The coronavirus pandemic and the potential effects of Brexit are making it almost impossible to plan beyond the short term in the remarketing sector.
That's according to the Vehicle Remarketing Association (VRA), which says that a currently booming market in used vehicles is arguably obscuring potential dangers that lie ahead.
Chair Sam Watkins said that the current widely-reported trend for rising used vehicle values during autumn was highly unusual.
She added: "However, those working within the sector are almost obsessively asking when this boom period will come to an end. There is a fear that there must come a point when the coronavirus crisis will really start to have a negative influence in terms of the impact of factors such as growing unemployment and the end of furloughing.
"Even if there is a soft economic landing from the pandemic, something that we are hoping the latest post-furloughing government measures announced by the chancellor will help provide, there are massive fears about the results of Brexit, largely because we still don't know what effect it will have on the motor industry as a whole. There are just so many unanswered questions."
According to Watkins, the high degree of current uncertainty is unnerving for an industry that is historically very good at predicting and forecasting.
She said: "It is almost impossible to plan beyond the short term. While we are all firefighting to handle current levels of business, there is also a definite fear that the situation could change very quickly."
"As an example, it seems very likely that at some point soon, there will be large-scale defleeting from some major daily rental companies of vehicles that have been held for longer periods awaiting freer new car supply," she said.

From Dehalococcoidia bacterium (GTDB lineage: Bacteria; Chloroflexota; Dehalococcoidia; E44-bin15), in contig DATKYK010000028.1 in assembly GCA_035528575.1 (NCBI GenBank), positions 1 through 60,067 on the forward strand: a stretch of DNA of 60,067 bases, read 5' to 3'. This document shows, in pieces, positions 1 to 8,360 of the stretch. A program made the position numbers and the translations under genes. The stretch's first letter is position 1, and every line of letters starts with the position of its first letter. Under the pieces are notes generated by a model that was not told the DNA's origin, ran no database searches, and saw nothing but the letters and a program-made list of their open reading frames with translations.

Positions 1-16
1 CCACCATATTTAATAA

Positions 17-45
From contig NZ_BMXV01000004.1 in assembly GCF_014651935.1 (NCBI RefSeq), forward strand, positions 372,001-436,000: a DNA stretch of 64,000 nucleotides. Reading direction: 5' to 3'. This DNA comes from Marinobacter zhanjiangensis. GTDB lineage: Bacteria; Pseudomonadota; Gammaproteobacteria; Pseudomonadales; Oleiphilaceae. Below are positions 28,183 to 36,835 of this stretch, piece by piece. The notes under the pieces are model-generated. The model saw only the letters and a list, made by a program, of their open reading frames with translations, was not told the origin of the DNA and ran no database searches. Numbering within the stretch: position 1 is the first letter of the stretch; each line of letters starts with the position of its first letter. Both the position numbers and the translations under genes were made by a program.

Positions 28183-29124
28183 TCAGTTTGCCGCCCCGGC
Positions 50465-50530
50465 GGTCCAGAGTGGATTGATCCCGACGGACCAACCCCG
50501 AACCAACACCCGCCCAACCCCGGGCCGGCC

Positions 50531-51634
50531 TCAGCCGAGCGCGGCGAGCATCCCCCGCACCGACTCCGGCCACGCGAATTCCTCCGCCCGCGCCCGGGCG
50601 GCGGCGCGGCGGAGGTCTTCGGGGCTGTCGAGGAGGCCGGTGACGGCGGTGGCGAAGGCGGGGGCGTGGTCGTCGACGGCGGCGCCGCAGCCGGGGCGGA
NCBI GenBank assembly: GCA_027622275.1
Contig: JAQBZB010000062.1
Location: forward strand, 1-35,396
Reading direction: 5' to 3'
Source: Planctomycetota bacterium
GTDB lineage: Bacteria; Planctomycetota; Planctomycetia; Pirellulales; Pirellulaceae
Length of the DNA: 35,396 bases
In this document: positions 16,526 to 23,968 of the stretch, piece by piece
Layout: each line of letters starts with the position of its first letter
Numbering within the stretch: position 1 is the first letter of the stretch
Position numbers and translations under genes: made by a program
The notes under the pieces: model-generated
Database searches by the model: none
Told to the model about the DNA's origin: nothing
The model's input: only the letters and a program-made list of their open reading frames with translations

"This would follow on from the restructuring that we have already seen in that sector, especially among businesses being affected by dramatic loss of airport business.
"This could well be accompanied by a wave of early terminations and short-term contract extensions on personal leasing. However, we just don't know when this will happen or the extent.
"Because values have been so strong, it is possible that this potentially sizeable wave of vehicles might simply be absorbed by the market but they could also act as a prompt for an overall realignment of values."
Watkins said the situation was likely to continue until a coronavirus vaccine became widely available, and Brexit details were better known and understood.
She said: "It's the lack of certainty and information that is stopping businesses within remarketing from planning.
"Really, we are waiting for these two major situations to be resolved before we can start to look ahead with any degree of certainty."